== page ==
Drug manufacturer Forest Pharmaceuticals Inc. was given a criminal find of $150 million and was made to forfeit assets of $14 million following the company's guilty plea in November 2010 to one felony count of obstructing justice, one misdemeanor count of distributing an unapproved new drug in interstate commerce and one misdemeanor count of distributing a misbranded drug in interstate commerce, the Justice Department announced.
The company, a subsidiary of New York City-based Forest Laboratories Inc., pleaded guilty to charges related to obstruction of an FDA regulatory inspection, to the distribution of Levothroid, which at the time was an unapproved new drug, and to the illegal promotion of the anti-depressant drug Celexa for use in treating children and adolescents.
The sentence on March 2 was the final component of a global resolution totaling more than $313 million to resolve criminal and civil allegations against Forest and its parent company in connection with the distribution and marketing of certain drugs. In September 2010, Forest Laboratories and Forest Pharmaceuticals entered a civil settlement to resolve False Claims Act charges involving three of its drugs: Levothroid, Celexa and Lexapro. As part of the civil settlement, Forest agreed to pay more $149 million, including more than $88 million to the federal government and more than $60 million to the states.
According to court documents, Forest Pharmaceuticals began distributing Levothroid for treatment of hypothyroidism in the early 1990s without first obtaining FDA approval. In 1997, the FDA, after determining that the drugs were medically necessary, gave manufacturers a certain amount of time to conduct the necessary studies and obtain FDA approval. In 2001, the FDA stated that it would continue to permit manufacturers of unapproved levothyroxine sodium drugs to distribute their unapproved drugs after Aug. 14, 2001, on certain conditions. One of those conditions was that any manufacturer which had not obtained approval needed to comply with a gradual distribution phase-down of its unapproved drug until it obtained FDA approval. According to court documents, Forest made a deliberate decision to continue distributing its unapproved Levothroid product in quantities far exceeding the amounts permitted by the FDAs distribution phase-down plan.
The FDA sent a warning letter to Forest Pharmaceuticals on Aug. 7, 2003, informing the company that it was no longer entitled to distribute its unapproved Levothroid product. According to prosecutors, after Forest received the letter, the company directed its employees at its St. Louis distribution center to work overtime until approximately 1:00 a.m. the following morning and, during that time, to continue shipping as much of its unapproved Levothroid as possible.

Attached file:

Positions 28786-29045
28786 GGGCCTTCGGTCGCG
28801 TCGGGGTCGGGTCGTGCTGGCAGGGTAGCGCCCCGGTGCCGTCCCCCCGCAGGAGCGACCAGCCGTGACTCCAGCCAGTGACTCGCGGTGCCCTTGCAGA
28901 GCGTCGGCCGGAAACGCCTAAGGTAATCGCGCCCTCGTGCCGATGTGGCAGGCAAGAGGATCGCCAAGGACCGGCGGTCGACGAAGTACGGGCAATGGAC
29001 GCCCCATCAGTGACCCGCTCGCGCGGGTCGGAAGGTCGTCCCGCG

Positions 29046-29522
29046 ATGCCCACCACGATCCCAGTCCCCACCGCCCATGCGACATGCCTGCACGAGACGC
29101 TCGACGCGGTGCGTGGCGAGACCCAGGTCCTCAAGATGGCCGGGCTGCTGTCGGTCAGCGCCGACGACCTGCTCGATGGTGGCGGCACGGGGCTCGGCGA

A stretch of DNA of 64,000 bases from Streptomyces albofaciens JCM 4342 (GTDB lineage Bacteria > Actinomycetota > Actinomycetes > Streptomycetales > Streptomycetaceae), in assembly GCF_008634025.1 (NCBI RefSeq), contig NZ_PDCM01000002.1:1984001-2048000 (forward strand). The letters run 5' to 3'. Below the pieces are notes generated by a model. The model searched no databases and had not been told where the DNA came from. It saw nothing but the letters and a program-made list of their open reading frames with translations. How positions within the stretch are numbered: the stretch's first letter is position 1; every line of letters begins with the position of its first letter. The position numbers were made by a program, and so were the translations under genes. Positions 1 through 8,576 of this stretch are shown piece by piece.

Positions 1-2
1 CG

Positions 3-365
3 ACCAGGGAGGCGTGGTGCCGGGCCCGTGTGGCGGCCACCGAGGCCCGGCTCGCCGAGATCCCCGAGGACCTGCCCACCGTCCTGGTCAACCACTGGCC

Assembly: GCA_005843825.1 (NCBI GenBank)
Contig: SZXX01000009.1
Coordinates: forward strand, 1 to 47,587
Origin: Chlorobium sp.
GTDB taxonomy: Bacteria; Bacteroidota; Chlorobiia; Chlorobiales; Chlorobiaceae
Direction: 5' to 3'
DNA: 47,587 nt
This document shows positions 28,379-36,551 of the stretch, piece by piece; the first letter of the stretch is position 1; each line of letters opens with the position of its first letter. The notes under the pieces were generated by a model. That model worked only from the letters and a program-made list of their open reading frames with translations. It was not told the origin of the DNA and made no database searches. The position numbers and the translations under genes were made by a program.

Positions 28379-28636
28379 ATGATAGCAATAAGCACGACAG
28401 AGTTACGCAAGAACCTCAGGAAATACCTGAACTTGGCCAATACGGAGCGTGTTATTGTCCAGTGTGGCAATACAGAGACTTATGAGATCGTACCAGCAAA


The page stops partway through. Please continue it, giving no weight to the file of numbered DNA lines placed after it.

Court documents also indicate that Forest obstructed an FDA regulatory inspection relating to Levothroid at Forests Cincinnati plant in November 2003. According to prosecutors, management personnel at the Cincinnati plant were aware that serious equipment malfunctions had resulted in testing conditions that, for hundreds of days and thousands of hours, did not comply with the FDA's requirements for Levothroid that had been manufactured for research purposes. Prosecutors stated that in an attempt to remedy this problem, certain Forest management personnel at the Cincinnati plant decided to use a portable home humidifier in the testing room as a temporary fix. Later, when FDA inspectors saw this humidifier in the testing room during a regulatory inspection of the plant, certain management personnel falsely told the investigators that the portable humidifier was merely being stored in the room and had not been used for humidity control. This conduct was the basis for the felony obstruction charge to which Forest pleaded guilty.
Regarding Celexa, court documents state that Forest promoted the drug for use in treating children and adolescents suffering from depression despite the fact that the FDA had only approved the drug to treat adult depression. Prosecutors stated that Forest's off-label promotion consisted of various sales techniques, including directing its representatives to promote pediatric use of Celexa in sales calls to doctors who treated children and adolescents, and hiring outside speakers to talk to pediatric specialists about the benefits of prescribing Celexa to children and teens. Prosecutors stated that in conjunction with this off-label promotion, Forest aggressively publicized the positive results of a double-blind, placebo-controlled Forest study on the use of Celexa in adolescents while, at the same time, Forest Pharmaceuticals suppressed the negative results of a contemporaneous double-blind, placebo-controlled European study on the use of Celexa in adolescents.
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